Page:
- Prior means having happened in the past.
An example of prior is a criminal conviction that happened ten years ago.
- The definition of a prior is the head of a home where monks live.
An example of a prior is the person in charge of a religious house such as a priory.
- preceding in time; earlier; previous; former
- preceding in order or importance; preferred: a prior choice
Origin of priorL, former, superior, comparative of Old Latin pri, before: see prime
- the head of a priory or other religious house
- in an abbey, the person in charge next below the abbot
Origin of priorME < OE & OFr, both < ML(Ec), a prior < L: see priorthe adjective
- Preceding in time or order: “[They] insist that foreign vessels seeking access obtain prior approval” ( Seymour M. Hersh )
- Preceding in importance or value: a prior consideration.
Origin of priorLatin; see prior2.
Usage Note: Though prior usually modifies a noun that comes after it, as in prior approval, it sometimes modifies a noun for a unit of time which precedes it, as in five years prior. These constructions are marginally acceptable when the combination serves as the object of a preposition, as in A gallon of gasoline was $4.29, up 10 cents from the week prior. In our 2014 survey, 51 percent of the Panelists accepted the sentence, with many commenting that they would prefer from the prior week or from the week before. The construction is even less acceptable when it acts as an adverbial modifier: only 29 percent of the Panel approved My cell phone was stolen. I had just bought it two days prior.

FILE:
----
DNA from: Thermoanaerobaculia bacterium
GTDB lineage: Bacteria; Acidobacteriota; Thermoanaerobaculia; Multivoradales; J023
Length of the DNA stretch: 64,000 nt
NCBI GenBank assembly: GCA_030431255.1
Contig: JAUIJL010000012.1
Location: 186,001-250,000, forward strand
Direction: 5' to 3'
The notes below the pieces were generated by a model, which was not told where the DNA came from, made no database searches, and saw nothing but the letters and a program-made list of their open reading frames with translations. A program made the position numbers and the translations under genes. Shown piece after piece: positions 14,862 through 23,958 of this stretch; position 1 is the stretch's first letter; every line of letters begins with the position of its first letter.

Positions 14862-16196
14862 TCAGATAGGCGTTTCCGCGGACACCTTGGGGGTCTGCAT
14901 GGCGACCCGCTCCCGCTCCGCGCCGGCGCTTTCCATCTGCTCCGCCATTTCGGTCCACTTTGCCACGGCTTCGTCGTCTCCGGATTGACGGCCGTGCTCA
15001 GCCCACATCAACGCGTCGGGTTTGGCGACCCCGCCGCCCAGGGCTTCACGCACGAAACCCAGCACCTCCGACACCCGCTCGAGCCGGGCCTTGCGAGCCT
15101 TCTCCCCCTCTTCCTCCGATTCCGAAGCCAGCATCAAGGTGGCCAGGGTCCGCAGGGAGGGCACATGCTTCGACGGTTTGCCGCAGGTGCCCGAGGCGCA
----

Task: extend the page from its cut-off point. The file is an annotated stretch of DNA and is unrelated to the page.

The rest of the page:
- A monastic officer in charge of a priory or ranking next below the abbot of an abbey.
- One of the ruling magistrates of the medieval Italian republic of Florence.
Origin of priorMiddle English priour from Old EnglishOld French prior both from Medieval Latin from Latin superior ; see per1 in Indo-European roots.
- pri′or·ate pri′or·ship′
(comparative more prior, superlative most pri)
- (colloquial) Previously.
- The doctor had known three months prior.
From Latin prior